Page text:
What do different colors symbolize

Now let’s see the color symbolism of each color in literature.

RedExcitement, energy, passion, love, desire, speed, strength, power, hotness, aggression, danger, fire, blood, war, violence, all things intense and passionate, sincerity, happiness (Only in Japan).
Pink Pink is associated with love, romance, tenderness, acceptance, and calmness.
Beige and ivorySymbolize unification. The ivory color symbolizes calmness and pleasantness. Beige symbolizes calmness and simplicity.
YellowIt symbolizes joy, happiness, betrayal, optimism, idealism, imagination, hope, sunshine, summer, gold, philosophical thought, dishonesty, cowardice, jealousy, covetousness, deception, illness, hazard, and friendship.
Dark BlueIn a word, it signifies integrity, power, and seriousness.
BlueCalm, peace, tranquility, harmony, unity, trust, truth, confidence in conservatism, security, cleanliness, order, loyalty, water, technology, depression, appetite suppressant.
TurquoiseSymbolizes calm. Teal is a symbol of sophistication. Aquamarine represents water. A lighter turquoise color has a feminine vibe.
PurpleRoyalty, noblesse, spirituality, ceremony, mysterious, wisdom, enlightenment, cruelty, honor, arrogance, mourning, temperance.
LavenderFeminine, graceful, elegant.
OrangeEnergy, balance, enthusiasm, warmth, expansiveness, flamboyance, demanding attention.
GreenNature, wellness, environment, health, renewal, youth, fertility, envy, inexperience, misfortune, vigor.
BrownA sense of stability, health, home, earth. outdoors, comfort, endurance, simplicity, and comfort.
GraySecurity, reliability, intelligence, staidness, modesty, dignity, maturity, solidity, conservatism, practicality, old age, sadness, boredom. Silver signifies tranquility.
WhiteReverence, purity, birth, simplicity, cleanliness, humility, precision, innocence, youth, winter, snow, good, sterility, marriage (in the West), death (in the East), or cold.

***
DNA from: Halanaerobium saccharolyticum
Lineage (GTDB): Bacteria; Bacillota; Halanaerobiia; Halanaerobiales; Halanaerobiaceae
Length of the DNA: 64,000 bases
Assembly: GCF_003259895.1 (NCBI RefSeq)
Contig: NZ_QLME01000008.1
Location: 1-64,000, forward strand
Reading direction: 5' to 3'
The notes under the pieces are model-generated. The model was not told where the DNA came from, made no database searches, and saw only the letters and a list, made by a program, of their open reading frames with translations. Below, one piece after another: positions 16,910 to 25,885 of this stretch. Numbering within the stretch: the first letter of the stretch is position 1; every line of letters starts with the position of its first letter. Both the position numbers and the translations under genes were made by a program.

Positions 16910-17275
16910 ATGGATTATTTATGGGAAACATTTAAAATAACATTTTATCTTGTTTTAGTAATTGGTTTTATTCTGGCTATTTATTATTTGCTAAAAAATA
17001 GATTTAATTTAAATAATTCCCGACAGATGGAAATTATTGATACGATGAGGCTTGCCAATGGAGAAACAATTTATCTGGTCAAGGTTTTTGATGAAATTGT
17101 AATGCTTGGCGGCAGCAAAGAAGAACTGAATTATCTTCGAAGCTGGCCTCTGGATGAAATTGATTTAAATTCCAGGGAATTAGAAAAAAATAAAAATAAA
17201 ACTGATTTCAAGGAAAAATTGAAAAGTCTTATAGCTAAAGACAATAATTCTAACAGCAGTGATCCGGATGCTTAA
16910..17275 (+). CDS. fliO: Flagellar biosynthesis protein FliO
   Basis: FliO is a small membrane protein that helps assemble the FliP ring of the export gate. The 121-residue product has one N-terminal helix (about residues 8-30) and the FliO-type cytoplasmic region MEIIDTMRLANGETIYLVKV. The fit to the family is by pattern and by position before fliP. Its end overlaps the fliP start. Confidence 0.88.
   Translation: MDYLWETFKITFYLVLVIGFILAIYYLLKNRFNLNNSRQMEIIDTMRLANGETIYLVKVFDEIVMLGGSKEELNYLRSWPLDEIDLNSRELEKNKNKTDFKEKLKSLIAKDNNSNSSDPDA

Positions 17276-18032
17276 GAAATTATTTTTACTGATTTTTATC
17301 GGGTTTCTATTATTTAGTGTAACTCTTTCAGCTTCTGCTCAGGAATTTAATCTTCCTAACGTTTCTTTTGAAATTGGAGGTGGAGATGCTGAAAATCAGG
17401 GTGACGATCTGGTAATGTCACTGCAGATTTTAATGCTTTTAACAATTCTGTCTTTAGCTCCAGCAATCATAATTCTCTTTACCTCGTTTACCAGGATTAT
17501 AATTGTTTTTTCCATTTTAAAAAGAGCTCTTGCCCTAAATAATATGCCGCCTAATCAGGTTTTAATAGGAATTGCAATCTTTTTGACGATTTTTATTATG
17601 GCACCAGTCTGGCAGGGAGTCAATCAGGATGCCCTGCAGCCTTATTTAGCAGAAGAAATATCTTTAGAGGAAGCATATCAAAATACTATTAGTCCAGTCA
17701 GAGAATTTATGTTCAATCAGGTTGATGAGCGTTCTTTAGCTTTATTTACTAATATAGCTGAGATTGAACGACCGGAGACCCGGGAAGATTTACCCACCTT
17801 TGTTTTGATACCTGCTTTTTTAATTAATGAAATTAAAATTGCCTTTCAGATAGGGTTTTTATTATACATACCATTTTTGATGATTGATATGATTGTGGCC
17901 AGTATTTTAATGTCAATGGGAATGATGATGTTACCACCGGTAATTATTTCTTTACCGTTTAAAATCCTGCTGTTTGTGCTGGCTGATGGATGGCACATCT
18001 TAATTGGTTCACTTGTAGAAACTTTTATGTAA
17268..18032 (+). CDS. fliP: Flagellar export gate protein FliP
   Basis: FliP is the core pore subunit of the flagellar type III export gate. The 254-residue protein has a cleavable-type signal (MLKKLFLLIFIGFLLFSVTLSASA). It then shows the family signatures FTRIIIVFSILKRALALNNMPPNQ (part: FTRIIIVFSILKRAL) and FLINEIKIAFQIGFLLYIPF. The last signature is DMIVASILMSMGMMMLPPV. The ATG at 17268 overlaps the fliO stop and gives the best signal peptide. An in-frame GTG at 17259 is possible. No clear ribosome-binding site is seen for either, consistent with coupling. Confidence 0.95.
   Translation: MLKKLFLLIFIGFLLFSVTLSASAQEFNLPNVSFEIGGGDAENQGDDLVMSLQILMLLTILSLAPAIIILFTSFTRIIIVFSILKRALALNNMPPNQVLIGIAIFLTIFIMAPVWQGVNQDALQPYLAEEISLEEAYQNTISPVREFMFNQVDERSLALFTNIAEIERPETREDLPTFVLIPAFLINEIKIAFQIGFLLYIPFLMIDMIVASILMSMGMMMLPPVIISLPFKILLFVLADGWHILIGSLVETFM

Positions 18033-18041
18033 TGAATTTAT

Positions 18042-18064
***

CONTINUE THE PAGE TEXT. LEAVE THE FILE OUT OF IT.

BlackStrength, sexuality, sophistication, formality, elegance, wealth, mystery, evil, unhappiness, depth, style, sadness, regret, anger, anonymity, underground, good technical color, mourning, death (Western culture), austerity, detachment.
GoldGenerally speaking, gold symbolises wealth, money, or a lavish lifestyle. There are many instances of colour symbolism in F. Scott Fitzgerald’s classic ‘The Great Gatsby’. There is a connection between Gold and everything in this book. The color has corrupted the American dream in every way possible. It is the color of money and is often used to describe Jordan and Daisy, the “golden girl”

Examoles of Color Symbolism In Literature

Here are a few examples to help you better understand color symbolism in poems and literature.

The moon asked me, “What is yellow?”
Daffodils, I thought
too simple an answer
I remember yellow…
a ring with no promise
slinking down from glass box,
down the silver slide, spilling into
cupped hands
a sandy path between turtle and shrimp
such a vast expanse for tiny
who scrape and drag themselves home
a bucket without a handle,
too full to lift
a stuffed beagle with
saggy elephant ears
a braid falling to the floor
paint on the nose of the child
crying for something,
I remember yellow.
“Daffodils,” I answered,
and the moon crept away
to whisper to the stars.

-The Moon and Daffodils, Christina M. Ward

I have gathered church steeples,
racemes of yellow Agrimonia,
as many as I can carry
It is not enough, I think
The butterflies and sun
follow me. We leave a
tender trail,
thankfulness, our meditation
I slide the ends under
cool waters, nip the ends
stems clogging the drain
You stir in your sleep,
a gasp, a wheeze
I am filled with hope, for you
for these — may their radiance
inspire your lungs to lift
searching the air for oxygen
as your eyes search for yellow
thankful, one more day

-Agrimonia, Christina M. Ward

Well, I’m gon’ paint my picture
Paint myself in blue and red and black and gray
All of the beautiful colors are very, very meaningful
Yeah, well, you know gray is my favorite color
I felt so symbolic yesterday
If I knew Picasso
I would buy myself a gray guitar and play

-Mr. Jones, Song by Counting Crows, lyricist Adam Duritz


Color has been a part of stories since the very beginning. Writing and poetry use colors to establish a concrete picture of their characters and scenes. language itself embodies symbols, whether verbal or written. Therefore the use of color symbolism in literature gives words more meaning, thereby turning the written content into a more effective instrument. Also, if you are interested in color psychology and want to know more about the meaning of colors, you can read this article.